Six Resolutions for a Healthier New Year

December 30, 2013
· Amber Bauer, ASCO staff

Did you know that about one-third of the deaths from cancer each year are preventable? That’s because many types of cancer are linked to specific lifestyle factors like an unhealthy diet, obesity, smoking, and a lack of physical activity. While not all cancers are preventable, the risk of developing a first or second cancer can be greatly reduced by making healthier choices, as can your risk of other serious disease like diabetes and heart disease.

The beginning of a new year is the perfect time to take control of your life and develop a plan to help you reach your goals for the year ahead. So if you are looking to improve your health in 2014, here are our top six resolutions:

(1) Stop using tobacco.

If you do nothing else, do this. Stopping tobacco use is the single most important thing you can do to reduce your risk of cancer. Smoking and other types of tobacco use has been linked to cancers of the lung, bladder, pancreas, kidney, nose and mouth, stomach, cervix, prostate, and colon, as well as heart disease, miscarriage, the common cold, ear infections, and asthma and bronchitis among children who breathe in secondhand smoke. Tobacco products, including cigarettes, pipes, cigars, flavored cigars, and chewing tobacco cause at least 30% of all cancer deaths and kill more than 440,000 Americans each year. It is never too late to benefit from quitting, even if you have already been diagnosed with cancer!

(2) Reach and maintain a healthy weight.

Being overweight or obese has been linked to a number of different health problems, including breast, colon, esophagus, kidney, prostate, and uterine cancers. When a person is overweight or obese, it means that they have too much body fat in relation to lean body tissue, such as muscle. Although losing weight can be difficult, being physically active for at least 30 minutes each day and eating a diet rich in vegetables, fruits, and whole grains can help you reach and maintain a healthy weight. Cancer.Net offers more information about weight control and healthy eating if you are interested in learning more.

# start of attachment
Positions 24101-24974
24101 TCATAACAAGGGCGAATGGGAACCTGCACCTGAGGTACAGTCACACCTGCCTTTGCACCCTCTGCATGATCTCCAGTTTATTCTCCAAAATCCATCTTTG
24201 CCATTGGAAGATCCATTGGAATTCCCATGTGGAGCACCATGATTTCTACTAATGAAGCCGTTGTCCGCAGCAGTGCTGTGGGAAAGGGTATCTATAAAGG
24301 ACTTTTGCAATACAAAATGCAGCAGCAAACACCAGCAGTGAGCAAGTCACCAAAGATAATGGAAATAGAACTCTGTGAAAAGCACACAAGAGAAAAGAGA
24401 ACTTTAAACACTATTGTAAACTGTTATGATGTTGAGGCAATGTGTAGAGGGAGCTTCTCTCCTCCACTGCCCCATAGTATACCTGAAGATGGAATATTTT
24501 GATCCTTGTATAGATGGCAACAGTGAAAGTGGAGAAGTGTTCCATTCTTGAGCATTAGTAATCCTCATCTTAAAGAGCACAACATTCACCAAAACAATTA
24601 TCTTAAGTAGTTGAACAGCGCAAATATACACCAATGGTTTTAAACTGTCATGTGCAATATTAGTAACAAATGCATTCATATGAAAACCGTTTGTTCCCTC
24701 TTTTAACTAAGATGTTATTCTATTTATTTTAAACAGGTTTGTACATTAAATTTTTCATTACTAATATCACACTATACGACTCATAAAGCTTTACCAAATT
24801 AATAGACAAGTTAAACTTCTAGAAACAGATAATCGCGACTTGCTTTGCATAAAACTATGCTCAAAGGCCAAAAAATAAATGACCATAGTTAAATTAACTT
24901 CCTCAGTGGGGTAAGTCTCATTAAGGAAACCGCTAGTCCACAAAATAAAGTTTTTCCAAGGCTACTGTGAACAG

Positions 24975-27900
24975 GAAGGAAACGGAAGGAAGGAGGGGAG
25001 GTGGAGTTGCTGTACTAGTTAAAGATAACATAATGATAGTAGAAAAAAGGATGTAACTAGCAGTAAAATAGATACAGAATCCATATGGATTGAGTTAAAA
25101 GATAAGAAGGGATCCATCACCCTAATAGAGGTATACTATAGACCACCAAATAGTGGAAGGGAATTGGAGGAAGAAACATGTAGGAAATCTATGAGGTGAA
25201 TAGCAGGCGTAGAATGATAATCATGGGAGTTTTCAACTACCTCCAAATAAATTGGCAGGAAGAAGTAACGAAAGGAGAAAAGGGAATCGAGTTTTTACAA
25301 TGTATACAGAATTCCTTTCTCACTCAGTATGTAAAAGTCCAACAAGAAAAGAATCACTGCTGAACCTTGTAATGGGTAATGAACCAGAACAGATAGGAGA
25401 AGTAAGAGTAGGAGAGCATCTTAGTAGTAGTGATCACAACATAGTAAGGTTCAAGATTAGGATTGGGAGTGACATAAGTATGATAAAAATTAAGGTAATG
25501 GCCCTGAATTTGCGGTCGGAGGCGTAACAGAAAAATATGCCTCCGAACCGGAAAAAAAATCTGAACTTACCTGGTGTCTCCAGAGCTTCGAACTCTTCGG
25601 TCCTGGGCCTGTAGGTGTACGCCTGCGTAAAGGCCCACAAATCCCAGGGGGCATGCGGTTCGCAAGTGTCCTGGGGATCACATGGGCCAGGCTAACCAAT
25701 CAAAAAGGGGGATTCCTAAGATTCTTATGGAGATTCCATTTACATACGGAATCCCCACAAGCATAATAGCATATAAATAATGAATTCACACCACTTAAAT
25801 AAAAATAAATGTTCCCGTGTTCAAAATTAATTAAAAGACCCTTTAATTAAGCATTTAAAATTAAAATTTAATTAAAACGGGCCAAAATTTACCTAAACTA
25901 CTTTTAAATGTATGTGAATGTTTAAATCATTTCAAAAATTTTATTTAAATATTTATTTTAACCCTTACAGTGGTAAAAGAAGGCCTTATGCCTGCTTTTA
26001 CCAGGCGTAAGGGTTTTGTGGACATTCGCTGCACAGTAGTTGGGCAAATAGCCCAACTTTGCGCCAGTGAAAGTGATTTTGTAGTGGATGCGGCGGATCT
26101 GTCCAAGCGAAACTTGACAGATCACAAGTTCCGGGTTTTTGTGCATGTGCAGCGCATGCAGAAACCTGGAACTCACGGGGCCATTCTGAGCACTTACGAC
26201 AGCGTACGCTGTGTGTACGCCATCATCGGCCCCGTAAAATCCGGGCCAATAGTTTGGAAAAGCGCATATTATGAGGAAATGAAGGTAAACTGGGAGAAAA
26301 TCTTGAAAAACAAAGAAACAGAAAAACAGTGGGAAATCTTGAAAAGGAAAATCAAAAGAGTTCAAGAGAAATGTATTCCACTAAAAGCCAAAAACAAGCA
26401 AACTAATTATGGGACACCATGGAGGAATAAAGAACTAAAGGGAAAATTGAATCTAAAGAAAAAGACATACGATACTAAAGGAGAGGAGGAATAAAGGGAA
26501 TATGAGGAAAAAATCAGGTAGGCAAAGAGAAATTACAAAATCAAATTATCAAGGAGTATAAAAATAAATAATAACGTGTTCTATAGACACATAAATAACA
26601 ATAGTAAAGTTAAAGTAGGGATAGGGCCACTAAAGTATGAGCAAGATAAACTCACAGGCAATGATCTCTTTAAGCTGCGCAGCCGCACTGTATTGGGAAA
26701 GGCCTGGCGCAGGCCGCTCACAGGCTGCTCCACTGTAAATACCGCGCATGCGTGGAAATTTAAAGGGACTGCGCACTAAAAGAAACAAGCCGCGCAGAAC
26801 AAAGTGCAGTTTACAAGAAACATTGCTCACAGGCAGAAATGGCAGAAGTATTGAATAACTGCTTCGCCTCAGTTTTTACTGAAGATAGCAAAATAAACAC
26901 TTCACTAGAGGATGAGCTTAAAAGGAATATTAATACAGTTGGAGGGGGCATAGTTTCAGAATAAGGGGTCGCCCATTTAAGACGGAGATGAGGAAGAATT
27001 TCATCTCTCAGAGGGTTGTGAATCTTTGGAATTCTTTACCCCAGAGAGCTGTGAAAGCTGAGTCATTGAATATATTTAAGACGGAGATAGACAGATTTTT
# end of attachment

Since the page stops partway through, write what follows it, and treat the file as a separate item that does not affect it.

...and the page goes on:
(3) Exercise regularly.

Several studies have shown that regular physical activity can significantly reduce the risk of breast and colon cancers. What's more, there is evidence showing that exercise may also help prevent other types of cancer, such as uterine, prostate, kidney, and lower esophageal cancers. Regular physical activity also helps you increase your fitness level, lose or maintain weight, improve heart health, manage stress, and improve your mood and self-esteem. Talk with your doctor about an exercise plan that is appropriate for your medical history and individual fitness goals. Learn more about how physical activity lowers the risk of cancer, in addition to some recommendations on adding physical activity to your lifestyle.

(4) Limit the amount of alcohol you drink.

Alcohol has been linked to cancers of the breast, colon, mouth, esophagus, liver, and larynx (voice box). Experts recommend that if you drink alcohol, you should limit yourself to one drink a day if you are a woman and two drinks a day if you are a man (whether it's a glass of wine, bottle of beer, or shot of hard liquor) and choose nonalcoholic beverages at meals and parties. Learn more about how alcohol may influence cancer risk.

(5) Get recommended cancer screenings.

Cancer screenings are examinations and tests done on people who are not having any symptoms to try to find cancer at an early stage. People with a family history of cancer may need to be screened earlier or more often than those without a family history of cancer. Talk with your doctor for information about cancer screenings that are appropriate for you. Common screening tests include:

  • Mammography: An x-ray of the breast used to find breast cancer.
  • Pap test: A test where cells are gently scraped from the inside of a woman's cervix and vagina and examined to find cervical cancer.
  • Colonoscopy: An examination that checks the upper and lower part of the colon with a thin, lighted tube.

(6) Protect your skin from the sun.

Skin cancer is the most common type of cancer diagnosed in the United States. Although most skin cancers develop after age 50, skin damage from sun exposure begins much earlier in life. To protect yourself from the sun's ultraviolet rays, stay out of direct sunlight between 10:00 AM and 4:00 PM; wear a wide-brimmed hat, a long-sleeve shirt and pants; and use a broad-spectrum sunscreen with a sun protection factor (SPF) of 30 or higher. Read more about protecting your skin from the sun and the symptoms of melanoma, the most serious and deadly form of skin cancer.

From everyone here at Cancer.Net, we wish you a happy and healthy New Year!